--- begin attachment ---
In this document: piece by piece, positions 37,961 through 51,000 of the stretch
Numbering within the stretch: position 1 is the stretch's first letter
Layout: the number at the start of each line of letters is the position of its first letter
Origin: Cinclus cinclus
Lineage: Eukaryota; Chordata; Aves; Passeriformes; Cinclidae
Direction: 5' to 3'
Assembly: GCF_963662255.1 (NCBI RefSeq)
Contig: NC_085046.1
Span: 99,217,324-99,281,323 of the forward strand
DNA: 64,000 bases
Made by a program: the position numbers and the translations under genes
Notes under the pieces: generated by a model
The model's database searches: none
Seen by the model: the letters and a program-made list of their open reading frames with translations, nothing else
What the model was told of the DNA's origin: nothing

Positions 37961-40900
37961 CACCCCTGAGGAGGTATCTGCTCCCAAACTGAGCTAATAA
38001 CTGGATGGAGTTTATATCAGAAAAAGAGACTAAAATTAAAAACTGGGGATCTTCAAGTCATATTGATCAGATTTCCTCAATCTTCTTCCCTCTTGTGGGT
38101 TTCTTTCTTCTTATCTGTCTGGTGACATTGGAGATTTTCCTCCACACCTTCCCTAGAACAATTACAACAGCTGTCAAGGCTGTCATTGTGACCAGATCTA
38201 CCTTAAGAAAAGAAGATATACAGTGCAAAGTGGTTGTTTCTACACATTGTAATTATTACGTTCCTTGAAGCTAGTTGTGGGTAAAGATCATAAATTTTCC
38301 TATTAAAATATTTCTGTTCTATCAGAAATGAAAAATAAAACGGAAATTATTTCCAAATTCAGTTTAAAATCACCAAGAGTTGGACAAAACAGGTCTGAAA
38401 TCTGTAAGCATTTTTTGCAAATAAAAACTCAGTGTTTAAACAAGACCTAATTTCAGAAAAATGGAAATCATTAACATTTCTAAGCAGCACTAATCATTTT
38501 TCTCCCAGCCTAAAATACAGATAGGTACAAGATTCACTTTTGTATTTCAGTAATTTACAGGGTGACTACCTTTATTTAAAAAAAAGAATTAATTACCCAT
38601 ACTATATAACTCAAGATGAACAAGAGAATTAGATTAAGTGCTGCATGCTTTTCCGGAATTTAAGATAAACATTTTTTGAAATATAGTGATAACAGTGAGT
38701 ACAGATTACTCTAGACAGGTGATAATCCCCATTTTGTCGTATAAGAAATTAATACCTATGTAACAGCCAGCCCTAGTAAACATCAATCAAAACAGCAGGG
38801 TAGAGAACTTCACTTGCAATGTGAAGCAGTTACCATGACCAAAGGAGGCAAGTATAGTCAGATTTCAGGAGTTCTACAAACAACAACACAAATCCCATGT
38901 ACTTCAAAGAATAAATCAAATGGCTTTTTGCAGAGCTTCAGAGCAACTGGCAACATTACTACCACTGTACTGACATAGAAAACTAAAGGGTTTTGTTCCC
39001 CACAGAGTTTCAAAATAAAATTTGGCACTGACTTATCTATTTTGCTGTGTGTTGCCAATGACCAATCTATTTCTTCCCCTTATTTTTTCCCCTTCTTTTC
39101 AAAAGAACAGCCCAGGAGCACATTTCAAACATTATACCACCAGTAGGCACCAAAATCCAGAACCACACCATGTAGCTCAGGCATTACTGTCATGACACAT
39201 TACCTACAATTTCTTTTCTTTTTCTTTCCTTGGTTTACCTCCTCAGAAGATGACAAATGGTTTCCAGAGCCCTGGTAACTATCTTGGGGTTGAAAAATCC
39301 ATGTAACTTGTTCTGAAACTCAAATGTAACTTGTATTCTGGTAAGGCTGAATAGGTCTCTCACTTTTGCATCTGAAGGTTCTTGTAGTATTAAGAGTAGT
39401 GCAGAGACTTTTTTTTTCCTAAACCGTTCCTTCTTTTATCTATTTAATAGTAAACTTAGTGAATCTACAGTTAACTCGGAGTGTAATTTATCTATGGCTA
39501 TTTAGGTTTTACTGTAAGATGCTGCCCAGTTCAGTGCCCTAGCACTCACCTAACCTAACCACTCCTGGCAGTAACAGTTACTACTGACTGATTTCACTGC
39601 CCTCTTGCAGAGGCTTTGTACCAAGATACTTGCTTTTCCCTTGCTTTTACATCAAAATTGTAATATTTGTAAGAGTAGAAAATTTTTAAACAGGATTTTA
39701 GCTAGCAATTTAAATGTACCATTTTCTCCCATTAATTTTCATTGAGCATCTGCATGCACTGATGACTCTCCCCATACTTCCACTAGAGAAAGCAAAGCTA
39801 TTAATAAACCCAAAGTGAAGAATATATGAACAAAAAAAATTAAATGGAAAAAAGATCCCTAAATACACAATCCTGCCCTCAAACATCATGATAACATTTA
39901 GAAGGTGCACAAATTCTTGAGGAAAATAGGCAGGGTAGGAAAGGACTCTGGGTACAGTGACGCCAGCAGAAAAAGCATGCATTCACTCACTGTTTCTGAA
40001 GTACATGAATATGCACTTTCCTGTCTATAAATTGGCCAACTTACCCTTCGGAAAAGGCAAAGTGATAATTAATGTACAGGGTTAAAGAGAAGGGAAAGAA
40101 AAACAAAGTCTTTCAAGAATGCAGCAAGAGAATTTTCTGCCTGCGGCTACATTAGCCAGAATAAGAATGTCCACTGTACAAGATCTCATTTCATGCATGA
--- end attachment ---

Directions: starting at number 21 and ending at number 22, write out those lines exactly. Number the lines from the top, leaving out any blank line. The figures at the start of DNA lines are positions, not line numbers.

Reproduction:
38301 TATTAAAATATTTCTGTTCTATCAGAAATGAAAAATAAAACGGAAATTATTTCCAAATTCAGTTTAAAATCACCAAGAGTTGGACAAAACAGGTCTGAAA
38401 TCTGTAAGCATTTTTTGCAAATAAAAACTCAGTGTTTAAACAAGACCTAATTTCAGAAAAATGGAAATCATTAACATTTCTAAGCAGCACTAATCATTTT